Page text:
3 Simple Steps for Building a Sepsis Calendar

Sepsis is one of the most challenging medical conditions facing our hospitals today. Sepsis occurs in less than 10% of our hospitalized patients, but it contributes to as many as half of all hospital deaths. Building a Sepsis Calendar that helps your organization stay on top of important drivers of sepsis outcomes is critical to becoming a high-performance organization.

What is a Sepsis Calendar?

A sepsis calendar is a version of a quality calendar that is geared specifically for sepsis. If you are a small organization, sepsis likely fits well into your normal quality calendar. Still, for big organizations, sepsis needs its own focus to improve your outcomes in a meaningful way.

If you want to learn more about Quality Calendars, please see our post: How to Start a Quality Calendar to Improve Outcomes and Save time.

A Sepsis Quality Calendar takes the drivers of high-quality sepsis program and adds them to a structure to allow you to review them on a regular basis.

Structure Drives Outcomes

There are more good ideas than time to pursue them is an adage that is true in business and quality. If you have found that you results don’t represent the effort you are putting into your sepsis program then its time to reassess where you are putting your time and energy.

Good sepsis outcomes are driven by a few well know drivers that are easy to identify but difficult to execute on a consistent day to day basis.

Locally, to bridge this knowing – doing gap, the program managers have to schedule time in the busy workday to specifically address these known drivers.

From a system perspective, your system has to review these drivers on a regular basis to ensure that all your locations are looking at each of these drivers on a regular basis.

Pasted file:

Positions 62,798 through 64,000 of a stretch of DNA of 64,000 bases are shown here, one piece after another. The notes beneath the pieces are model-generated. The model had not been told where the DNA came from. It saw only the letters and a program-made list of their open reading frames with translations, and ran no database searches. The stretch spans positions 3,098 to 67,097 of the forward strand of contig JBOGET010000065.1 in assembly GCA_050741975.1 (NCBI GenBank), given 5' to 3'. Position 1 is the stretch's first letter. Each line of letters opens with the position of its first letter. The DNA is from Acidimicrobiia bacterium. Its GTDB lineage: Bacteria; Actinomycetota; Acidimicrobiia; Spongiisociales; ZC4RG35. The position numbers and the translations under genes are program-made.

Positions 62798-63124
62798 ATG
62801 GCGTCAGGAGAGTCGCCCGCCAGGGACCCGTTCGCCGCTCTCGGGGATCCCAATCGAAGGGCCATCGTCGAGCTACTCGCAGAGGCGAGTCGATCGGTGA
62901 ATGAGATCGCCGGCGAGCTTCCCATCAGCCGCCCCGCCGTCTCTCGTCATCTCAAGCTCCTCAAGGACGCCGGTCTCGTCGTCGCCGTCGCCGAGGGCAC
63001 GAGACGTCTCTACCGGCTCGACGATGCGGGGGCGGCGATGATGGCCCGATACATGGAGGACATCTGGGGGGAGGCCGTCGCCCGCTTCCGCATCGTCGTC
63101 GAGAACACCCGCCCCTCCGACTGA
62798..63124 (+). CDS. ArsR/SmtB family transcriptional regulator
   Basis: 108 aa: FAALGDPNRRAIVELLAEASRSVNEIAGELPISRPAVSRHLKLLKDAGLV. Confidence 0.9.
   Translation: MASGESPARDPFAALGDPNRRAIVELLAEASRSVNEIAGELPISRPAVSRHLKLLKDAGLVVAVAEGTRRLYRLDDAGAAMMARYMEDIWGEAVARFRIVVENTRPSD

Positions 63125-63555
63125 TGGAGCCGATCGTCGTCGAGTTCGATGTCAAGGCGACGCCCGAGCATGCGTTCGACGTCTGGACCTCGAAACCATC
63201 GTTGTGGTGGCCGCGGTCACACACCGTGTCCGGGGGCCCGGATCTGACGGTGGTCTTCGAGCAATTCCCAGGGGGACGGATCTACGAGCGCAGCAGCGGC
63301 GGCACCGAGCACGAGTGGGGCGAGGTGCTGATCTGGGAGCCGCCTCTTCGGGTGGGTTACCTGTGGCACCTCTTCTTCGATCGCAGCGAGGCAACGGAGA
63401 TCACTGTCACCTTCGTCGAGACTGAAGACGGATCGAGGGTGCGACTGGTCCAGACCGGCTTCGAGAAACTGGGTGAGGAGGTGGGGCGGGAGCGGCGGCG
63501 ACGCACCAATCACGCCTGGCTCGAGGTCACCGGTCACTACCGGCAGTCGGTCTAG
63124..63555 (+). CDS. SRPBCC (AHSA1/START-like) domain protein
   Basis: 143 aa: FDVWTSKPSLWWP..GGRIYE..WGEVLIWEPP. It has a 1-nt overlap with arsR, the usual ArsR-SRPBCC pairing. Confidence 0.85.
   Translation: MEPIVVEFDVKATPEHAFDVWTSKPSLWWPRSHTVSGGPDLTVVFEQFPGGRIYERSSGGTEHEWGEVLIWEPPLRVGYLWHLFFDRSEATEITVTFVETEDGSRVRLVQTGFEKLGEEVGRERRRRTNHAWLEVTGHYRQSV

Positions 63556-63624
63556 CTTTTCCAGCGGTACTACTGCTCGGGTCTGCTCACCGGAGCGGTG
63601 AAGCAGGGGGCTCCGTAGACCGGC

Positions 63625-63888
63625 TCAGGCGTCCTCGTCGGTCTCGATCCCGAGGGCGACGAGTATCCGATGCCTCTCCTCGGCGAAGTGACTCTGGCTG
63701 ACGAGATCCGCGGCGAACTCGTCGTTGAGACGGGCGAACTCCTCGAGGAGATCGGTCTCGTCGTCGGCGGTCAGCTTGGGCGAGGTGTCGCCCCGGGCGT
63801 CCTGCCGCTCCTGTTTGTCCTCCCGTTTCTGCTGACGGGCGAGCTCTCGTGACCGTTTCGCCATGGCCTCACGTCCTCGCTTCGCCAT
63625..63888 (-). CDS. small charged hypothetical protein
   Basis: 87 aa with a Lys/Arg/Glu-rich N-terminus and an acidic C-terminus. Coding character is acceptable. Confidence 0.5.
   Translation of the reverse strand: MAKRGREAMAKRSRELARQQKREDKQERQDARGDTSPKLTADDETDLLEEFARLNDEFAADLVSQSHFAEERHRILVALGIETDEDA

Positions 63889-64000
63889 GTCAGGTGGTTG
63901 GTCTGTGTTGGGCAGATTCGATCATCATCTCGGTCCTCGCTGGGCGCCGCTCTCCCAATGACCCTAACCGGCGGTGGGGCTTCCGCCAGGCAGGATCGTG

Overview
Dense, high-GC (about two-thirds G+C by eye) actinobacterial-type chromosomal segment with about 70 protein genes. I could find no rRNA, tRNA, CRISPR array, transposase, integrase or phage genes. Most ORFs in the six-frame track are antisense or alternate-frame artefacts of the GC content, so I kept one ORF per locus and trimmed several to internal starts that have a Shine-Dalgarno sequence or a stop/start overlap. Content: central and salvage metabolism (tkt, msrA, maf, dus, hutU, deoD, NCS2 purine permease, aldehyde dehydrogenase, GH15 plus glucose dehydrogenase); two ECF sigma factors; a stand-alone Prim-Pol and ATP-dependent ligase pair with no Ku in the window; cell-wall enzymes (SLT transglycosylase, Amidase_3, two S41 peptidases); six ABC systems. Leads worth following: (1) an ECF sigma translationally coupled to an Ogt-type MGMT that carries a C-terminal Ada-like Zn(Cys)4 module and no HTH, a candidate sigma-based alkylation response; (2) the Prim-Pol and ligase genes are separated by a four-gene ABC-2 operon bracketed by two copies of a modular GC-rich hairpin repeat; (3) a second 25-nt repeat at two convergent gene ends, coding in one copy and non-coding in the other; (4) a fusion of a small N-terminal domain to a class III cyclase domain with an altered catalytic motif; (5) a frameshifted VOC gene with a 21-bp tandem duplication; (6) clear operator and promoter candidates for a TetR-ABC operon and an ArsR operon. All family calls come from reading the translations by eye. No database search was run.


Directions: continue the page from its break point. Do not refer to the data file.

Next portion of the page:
Building the daily and weekly structure is what drives good outcomes.

If you can’t do it on a day to day basis, what makes you think you can make improvements over the course of a year?

What does Good Structure Look Like?

Good structure has some tasks that must occur daily, some tasks that must occur weekly and some that occur monthly. Anything task scheduled less frequently than monthly is clearly not a priority and will not get the focus needed to improve.

Examples of daily tasks are Items such as:

  • Implementation of Sepsis Bundles by the bedside clinicians. Everything else in the program is designed to optimize this work.
  • Timely response to sepsis alerts if your organization uses them.
  • Review of the alerts from the prior day and provide feedback to clinicians when bundle compliance was not met.

Examples of weekly tasks Include:

  • Aggregation of data on Sepsis bundle completion from the prior week.
  • Review of obstacles to bundle completion from the prior week and identification of changes in structure or process needed to improve them.

Examples of monthly tasks Include:

  • Sharing data with key stakeholders
  • Reviewing obstacles and escalation if needed to resolve

Role Responsibility with the Calendar:

Part of good outcomes is clear roles and responsibilities. If sepsis is everyone’s’ job then it’s no-one’s job. Sure, everyone plays a role in good outcomes but when it comes to your sepsis quality calendar, each of the tasks needs to have a clear owner.

You define those roles and responsibilities by having a clear team structure.

Examples of Sepsis Team structure are:

Bedside clinicians:

  • implement sepsis bundles and provide clinical care of the patient
  • receive feedback with regards to bundle completion
  • Follow outcomes and connect how bundle completions save lives.

Sepsis program Coordiantors

  • provide feedback on bundle compliance
  • organize and maintain the quality calendar
  • run weekly meetings

Sepsis Physician Champion

  • provides feedback on sepsis outcomes to physicians
  • presents and shares the data with key stakeholders including administration and physician colleagues

Adding Sepsis Drivers to a System Quality Calendar

This step will not apply to most people but its a key step for anyone running a system sepsis program.

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